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Wednesday, 4 September, 2002, 00:47 GMT 01:47 UK
Gene for obsessive behaviour
Hand washing
Excessive hand washing is a symptom of OCD
Scientists have uncovered a gene which they believe may play a role in causing obsessive-compulsive disorder (OCD).

They hope that their work will allow earlier identification and treatment of people who are at greatest risk of developing the potentially debilitating condition.

They also hope it will lead to more effective therapies.

Obsessive-compulsive disorder is an anxiety disorder in which people are persistently compelled to carry out ritualised behaviour in response to recurring thoughts which are often completely irrational.

For instance, sufferers often become obsessed with the notion that they are contaminated with germs, leading to hour upon hour of washing.

Common obsessions
Fear of contamination
Fear of causing harm to another
Fear of making a mistake
Fear of behaving in a socially unacceptable manner
Need for symmetry or exactness
The condition can become so bad that it prevents people from leading a normal life.

The causes of the disorder, which affects at least five million Americans and a million Britons, are still obscure.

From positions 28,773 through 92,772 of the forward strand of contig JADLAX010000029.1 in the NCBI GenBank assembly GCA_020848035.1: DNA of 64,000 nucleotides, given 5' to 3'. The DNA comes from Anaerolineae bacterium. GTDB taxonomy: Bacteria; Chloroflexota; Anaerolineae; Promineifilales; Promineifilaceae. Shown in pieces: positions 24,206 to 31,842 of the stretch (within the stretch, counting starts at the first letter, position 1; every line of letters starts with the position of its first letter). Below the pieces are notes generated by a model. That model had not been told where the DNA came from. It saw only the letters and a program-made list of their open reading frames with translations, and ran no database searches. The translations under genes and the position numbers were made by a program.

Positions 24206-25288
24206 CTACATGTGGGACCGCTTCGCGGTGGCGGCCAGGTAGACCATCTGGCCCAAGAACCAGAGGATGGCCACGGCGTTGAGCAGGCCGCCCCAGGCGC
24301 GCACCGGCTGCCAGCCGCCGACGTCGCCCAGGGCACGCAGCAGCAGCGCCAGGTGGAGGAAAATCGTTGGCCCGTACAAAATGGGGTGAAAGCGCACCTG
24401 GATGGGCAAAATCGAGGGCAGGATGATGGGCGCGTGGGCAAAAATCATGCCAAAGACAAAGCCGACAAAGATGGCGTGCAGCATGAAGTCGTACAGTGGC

However, it is likely that the condition has a genetic element as it tends to run in families.

Brain chemical

A popular theory is that a genetic fault leads to a disruption of levels of a brain chemical called serotonin.

Serotonin plays a crucial role in helping nerve cells to communicate effectively with each.

It is possible that the receptors that tell how much serotonin should be released may be altered in OCD patients.

Common Compulsions
Hand washing
Repeating words silently
Researchers from the University of Toronto studied OCD patients and their parents.

They focused on a gene that plays a central role in determining how one of the serotonin receptors works.

And they found that OCD patients were more likely to inherit a particular version of the gene from their parents.

The findings suggest that OCD is indeed linked to a disruption of the serotonin system.

Professor Kevin Gournay, of the UK Institute of Psychiatry, told BBC News Online: "In light of the research findings over last decade I am now firmly of the view that OCD is predominantly a biological condition with a complex genetic background.

"I'm also sure that environmental factors may in some cases trigger it. However all in all it is, in my view, mostly genetic."

Ian Hancock, director of psychology at Dumfries and Galloway Primary Care NHS Trust, said it would be wrong to discount the effect that environmental factors and personal experience had on the development of OCD.

He told BBC News Online: "I have no problem with the idea that person's genetic make-up may make them more likely to develop OCD, but I do have a problem with the idea that it is set in stone and so shall be."

The research is published in the journal Molecular Psychiatry.

See also:

20 Dec 00 | Medical notes
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